Riaz Ahmed said he also considers Swat to be much safer now – even though his daughter Kainat was wounded when the pistol-wielding assailant fired inside the van full of students, about 16 of them, after classes were let out.
"We are determined that we will send her back to school – and to the same school," Ahmed said in the small courtyard outside his home in Mingora's winding alleys.
Kainat Riaz was inside, propped up in bed under a fuzzy blanket as she recovers from injuries to her thumb and arm. She looked overwhelmed by the knot of reporters and TV cameramen jostling and pushing in with their lenses.
Was Kainat afraid of returning to school? "I was scared at first, but not any more," the 16-year-old answered.
A few moments later, she said in a quiet voice: "I can't sleep out of fear."
In early 2009, Yousafzai published a pseudonymous chronicle of life under the Taliban on a BBC blog. She later won prizes and international acclaim for fearlessly speaking out for girls' education in defiance of Taliban threats.
Photos of her meetings with Pakistani and foreign dignitaries line the walls at the private Khushal school, run by her father, Ziauddin Yousafzai. Many of Malala Yousafzai's peers, like her, are well versed in English. They come from families of educators and military officers.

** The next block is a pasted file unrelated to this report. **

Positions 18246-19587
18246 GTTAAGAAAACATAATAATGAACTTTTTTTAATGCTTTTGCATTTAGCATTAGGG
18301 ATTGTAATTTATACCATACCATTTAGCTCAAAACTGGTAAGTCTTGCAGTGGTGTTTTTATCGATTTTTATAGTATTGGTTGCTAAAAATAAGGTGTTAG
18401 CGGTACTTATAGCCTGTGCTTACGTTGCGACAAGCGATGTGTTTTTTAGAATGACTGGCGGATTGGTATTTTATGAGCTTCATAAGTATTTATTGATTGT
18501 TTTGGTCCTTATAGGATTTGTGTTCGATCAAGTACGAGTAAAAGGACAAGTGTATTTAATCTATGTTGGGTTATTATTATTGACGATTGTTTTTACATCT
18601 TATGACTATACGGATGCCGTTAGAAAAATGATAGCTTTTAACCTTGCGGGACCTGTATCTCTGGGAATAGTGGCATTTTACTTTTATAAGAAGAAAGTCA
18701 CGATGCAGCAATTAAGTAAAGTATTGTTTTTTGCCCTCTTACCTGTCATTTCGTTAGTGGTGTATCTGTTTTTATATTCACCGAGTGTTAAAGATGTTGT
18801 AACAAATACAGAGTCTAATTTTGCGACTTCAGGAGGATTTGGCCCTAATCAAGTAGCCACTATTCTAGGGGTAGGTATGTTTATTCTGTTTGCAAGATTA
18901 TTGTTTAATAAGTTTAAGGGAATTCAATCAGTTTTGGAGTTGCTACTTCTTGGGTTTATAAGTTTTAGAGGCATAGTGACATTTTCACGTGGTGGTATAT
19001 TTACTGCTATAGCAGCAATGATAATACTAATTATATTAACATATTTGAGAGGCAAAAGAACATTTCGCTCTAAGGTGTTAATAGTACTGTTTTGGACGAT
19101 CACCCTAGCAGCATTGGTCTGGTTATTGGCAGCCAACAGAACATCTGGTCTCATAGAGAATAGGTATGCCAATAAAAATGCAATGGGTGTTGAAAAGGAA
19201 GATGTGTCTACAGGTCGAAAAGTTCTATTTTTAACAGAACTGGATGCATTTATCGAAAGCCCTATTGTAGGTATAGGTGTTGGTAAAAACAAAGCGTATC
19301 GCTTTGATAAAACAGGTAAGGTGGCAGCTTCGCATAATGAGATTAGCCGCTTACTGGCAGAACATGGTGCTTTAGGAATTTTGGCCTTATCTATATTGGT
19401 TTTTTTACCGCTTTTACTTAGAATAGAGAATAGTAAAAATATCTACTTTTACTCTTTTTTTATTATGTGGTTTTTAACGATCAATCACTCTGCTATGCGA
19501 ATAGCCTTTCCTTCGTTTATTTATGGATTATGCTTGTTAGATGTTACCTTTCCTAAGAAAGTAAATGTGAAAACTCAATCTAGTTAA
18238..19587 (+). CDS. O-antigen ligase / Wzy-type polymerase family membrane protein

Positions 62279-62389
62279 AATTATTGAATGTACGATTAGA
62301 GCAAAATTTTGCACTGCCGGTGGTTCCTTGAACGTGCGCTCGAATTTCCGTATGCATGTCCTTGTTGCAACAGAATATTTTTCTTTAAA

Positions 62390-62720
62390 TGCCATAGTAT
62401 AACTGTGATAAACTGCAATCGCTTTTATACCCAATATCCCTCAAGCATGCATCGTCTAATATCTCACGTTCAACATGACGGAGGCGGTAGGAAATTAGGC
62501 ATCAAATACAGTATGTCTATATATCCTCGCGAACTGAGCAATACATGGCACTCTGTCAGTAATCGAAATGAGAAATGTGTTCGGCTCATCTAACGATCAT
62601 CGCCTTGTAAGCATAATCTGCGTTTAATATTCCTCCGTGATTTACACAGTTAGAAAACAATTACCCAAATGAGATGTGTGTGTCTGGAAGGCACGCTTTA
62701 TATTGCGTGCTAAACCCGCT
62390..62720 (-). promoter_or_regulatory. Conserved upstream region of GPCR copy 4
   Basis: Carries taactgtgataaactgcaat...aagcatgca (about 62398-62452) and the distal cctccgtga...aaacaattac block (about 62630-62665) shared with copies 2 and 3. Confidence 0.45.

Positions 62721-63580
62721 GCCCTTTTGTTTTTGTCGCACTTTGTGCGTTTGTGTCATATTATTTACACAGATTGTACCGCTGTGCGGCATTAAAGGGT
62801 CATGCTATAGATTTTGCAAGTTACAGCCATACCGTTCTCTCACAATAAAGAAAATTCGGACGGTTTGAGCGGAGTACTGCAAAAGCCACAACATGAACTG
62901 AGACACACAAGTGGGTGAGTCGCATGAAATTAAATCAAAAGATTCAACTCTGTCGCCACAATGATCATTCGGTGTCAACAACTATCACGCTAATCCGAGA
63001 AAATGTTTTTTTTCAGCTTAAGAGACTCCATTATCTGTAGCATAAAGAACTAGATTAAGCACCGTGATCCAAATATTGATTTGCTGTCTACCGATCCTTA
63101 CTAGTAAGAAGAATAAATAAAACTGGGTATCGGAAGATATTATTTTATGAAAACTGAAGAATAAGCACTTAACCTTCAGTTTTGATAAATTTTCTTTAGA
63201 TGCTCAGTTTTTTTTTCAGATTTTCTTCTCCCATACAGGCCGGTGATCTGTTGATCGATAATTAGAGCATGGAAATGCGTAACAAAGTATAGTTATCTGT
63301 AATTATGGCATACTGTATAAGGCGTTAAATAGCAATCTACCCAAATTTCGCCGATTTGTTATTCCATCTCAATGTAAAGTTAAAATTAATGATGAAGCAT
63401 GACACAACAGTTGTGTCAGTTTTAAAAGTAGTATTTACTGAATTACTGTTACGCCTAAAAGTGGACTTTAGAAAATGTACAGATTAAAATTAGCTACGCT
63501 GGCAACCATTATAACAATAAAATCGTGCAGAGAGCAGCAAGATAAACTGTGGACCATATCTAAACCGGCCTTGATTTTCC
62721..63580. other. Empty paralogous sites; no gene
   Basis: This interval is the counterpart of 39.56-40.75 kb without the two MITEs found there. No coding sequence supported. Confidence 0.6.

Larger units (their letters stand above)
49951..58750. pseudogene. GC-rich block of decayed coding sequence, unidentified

Last Monday, chemistry rules were on the lesson plan until the journalists barged in. "The oxidation number of all elements in the free-state is zero," said the text on the instructor's podium.
Like 14-year-old girls everywhere, the students are prone to chattering, giggling and wearing chipped nail polish. But they sense no limits, looking toward careers in medicine, science and the military.
"She just wanted the pen to be in her hand," principal Mariam Khalique said. "She wanted to study. She wanted other girls to study."
Khalique, 28, said the school refused to close despite repeated demands by the Taliban. It finally ended classes the day before the army launched its Swat offensive.
Khalique nominated Yousafzai for an international children's peace prize for which the teen became a finalist.
Despite the growing attention on Yousafzai, the school did not add security staff. "Ziauddin would say it's in the hands of God," the principal said, referring to the girl's father, who founded the school. "I believe that, too."
She was home tending to her toddler son when the frantic call came in around noon that her star pupil and two classmates had been shot.
Within hours Khalique was on a military helicopter with Yousafzai; she also comforted her in the intensive care unit.